Organic Astragalus Root


Organic Astragalus Root


Astragalus is one of the most popular herbs in traditional Chinese medicine. It's used for a variety of purposes, including strengthening the immune system and preventing upper respiratory infections.

Astragalus appears to activate B- and T-cells (essential for immunity) and stimulate macrophage activity (macrophages are white blood cells that locate foreign bodies and "eat" them). Its immune-boosting properties mean that it's commonly used as a preventative treatment against colds and flu, rather than for an acute infection.

One of the easiest ways to include this amazing herb into you diet is by using it to make Chai tea. You can also add the root to broth or soup (always remove the root before eating). In China, the dried roots are added to soups for their medicinal benefits.

 Use astragalus after an illness to boost your immunity. It's not recommended to take during illness as it can aggravate acute infection.

Recommended amounts

It is recommended that you use large amounts anywhere from 10 to 30 grams per day as they do in traditional Chinese medicine.

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Ashwagandha Side Effects & Precautions

Ashwagandha is made up of steroidal lactones or withanolides, including withanolide A, withaferin A and withanone. These structures are unique to ashwagandha and have different medicinal effects. Some parts of the plant contain more of these compounds than others, so when you are choosing an ashwagandha extract, you should pay attention to where it comes from. Leaf extracts usually contain higher levels of withaferin A, which is used to kill cancer cells and has cytotoxic effects. For all other health conditions, you should be using ashwagandha root extracts.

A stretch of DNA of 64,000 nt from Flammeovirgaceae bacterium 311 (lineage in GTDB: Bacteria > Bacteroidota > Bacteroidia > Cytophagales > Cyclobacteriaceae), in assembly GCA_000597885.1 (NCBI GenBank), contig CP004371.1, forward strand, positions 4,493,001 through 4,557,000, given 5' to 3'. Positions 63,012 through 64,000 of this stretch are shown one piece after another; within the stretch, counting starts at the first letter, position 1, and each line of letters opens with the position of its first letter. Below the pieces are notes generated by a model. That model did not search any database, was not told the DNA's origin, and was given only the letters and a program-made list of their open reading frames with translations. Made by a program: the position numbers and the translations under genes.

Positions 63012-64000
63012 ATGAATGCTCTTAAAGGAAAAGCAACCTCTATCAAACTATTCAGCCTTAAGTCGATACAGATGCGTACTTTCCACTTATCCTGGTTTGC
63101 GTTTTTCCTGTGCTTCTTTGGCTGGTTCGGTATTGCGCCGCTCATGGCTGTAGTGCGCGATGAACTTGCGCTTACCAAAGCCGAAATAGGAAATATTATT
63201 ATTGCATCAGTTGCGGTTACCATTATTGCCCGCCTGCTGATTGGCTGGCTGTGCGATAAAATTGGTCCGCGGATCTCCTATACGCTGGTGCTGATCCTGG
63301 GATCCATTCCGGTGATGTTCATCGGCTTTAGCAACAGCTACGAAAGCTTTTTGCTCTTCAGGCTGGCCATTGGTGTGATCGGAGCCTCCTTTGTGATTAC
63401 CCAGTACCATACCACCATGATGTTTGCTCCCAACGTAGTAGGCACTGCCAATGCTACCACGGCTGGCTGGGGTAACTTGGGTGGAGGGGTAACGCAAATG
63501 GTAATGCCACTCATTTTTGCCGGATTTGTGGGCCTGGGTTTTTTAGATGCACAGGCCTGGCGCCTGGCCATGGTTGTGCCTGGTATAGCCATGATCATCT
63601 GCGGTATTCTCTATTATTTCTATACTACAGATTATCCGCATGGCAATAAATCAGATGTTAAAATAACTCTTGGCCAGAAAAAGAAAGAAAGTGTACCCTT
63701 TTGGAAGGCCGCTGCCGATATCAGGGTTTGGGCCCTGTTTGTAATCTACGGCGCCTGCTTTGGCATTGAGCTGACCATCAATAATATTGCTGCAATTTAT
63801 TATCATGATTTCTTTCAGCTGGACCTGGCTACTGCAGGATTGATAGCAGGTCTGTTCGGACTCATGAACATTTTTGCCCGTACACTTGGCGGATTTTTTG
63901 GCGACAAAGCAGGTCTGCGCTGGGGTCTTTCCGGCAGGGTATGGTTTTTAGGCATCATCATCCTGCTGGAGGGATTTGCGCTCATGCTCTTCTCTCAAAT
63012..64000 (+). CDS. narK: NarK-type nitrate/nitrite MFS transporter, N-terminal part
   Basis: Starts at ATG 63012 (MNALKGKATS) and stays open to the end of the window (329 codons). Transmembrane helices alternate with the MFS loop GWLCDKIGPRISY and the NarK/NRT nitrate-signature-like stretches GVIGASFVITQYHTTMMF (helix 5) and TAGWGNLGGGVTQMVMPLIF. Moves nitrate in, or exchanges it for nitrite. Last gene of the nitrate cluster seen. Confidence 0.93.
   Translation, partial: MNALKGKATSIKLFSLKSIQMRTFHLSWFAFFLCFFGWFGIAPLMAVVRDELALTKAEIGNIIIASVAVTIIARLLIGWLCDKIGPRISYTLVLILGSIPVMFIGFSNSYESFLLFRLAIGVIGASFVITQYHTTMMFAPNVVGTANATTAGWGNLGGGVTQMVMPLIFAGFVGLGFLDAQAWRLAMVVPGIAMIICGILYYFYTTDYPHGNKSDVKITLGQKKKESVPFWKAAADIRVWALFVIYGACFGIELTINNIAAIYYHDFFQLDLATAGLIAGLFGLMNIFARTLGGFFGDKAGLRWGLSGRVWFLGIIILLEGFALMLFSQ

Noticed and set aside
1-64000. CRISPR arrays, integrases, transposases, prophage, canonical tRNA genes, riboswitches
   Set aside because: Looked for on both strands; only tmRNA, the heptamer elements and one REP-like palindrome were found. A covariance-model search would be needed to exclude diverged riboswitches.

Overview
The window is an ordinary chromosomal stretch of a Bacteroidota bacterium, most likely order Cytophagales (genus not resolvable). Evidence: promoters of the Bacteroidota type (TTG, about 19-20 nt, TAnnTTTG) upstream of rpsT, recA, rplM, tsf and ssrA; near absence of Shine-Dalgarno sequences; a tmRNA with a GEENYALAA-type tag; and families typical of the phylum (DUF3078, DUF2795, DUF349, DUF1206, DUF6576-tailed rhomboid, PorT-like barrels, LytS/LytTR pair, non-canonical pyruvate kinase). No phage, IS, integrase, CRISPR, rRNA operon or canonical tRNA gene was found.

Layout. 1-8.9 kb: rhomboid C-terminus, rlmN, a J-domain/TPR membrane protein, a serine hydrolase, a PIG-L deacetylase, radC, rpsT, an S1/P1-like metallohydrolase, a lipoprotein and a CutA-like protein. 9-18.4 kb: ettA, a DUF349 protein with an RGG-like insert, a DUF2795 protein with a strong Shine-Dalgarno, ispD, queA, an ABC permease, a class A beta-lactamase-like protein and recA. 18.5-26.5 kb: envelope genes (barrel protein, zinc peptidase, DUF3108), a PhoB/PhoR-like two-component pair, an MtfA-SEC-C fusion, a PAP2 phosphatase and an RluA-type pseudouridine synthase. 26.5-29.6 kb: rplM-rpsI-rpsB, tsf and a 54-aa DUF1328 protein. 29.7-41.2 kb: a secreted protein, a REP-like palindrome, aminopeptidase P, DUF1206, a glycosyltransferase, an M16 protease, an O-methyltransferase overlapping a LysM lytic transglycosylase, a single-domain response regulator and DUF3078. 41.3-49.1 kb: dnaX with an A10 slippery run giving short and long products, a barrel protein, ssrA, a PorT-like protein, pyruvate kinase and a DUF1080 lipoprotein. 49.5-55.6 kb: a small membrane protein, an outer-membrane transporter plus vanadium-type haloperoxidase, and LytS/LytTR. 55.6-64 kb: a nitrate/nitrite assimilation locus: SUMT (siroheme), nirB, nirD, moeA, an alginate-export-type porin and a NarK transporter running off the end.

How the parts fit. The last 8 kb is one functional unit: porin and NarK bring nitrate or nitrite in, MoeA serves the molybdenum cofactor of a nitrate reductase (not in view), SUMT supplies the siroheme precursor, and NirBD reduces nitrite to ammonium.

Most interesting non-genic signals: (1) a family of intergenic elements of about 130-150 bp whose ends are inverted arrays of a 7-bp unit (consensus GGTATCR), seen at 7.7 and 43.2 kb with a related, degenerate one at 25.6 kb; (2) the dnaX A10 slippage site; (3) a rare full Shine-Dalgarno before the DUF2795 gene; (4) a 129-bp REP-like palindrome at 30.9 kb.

When taken in appropriate doses, ashwagandha has been regarded as safe for human consumption. Some possible side effects of ashwagandha include upset stomach, vomiting and diarrhea. If you notice any of these side effects, stop taking the herb right away.

Ashwagandha should never be used by women who are pregnant or breastfeeding, as there is some evidence it may induce miscarriages and there is no available safety information about breastfeeding while on ashwagandha.

People using diabetes medications, blood pressure medications, medications that suppress the immune system, sedatives or medications for thyroid problems should not use ashwagandha unless they’ve consulted with their doctor first. Because the herb also works to modify these conditions, there may be adverse interactions.

It is possible that ashwagandha could increase symptoms of autoimmune diseases like multiple sclerosis, lupus and rheumatoid arthritis.

If you are going to have surgery that requires anesthesia, you should stop taking ashwagandha at least two weeks beforehand in case the herb further slows down your central nervous system. (24)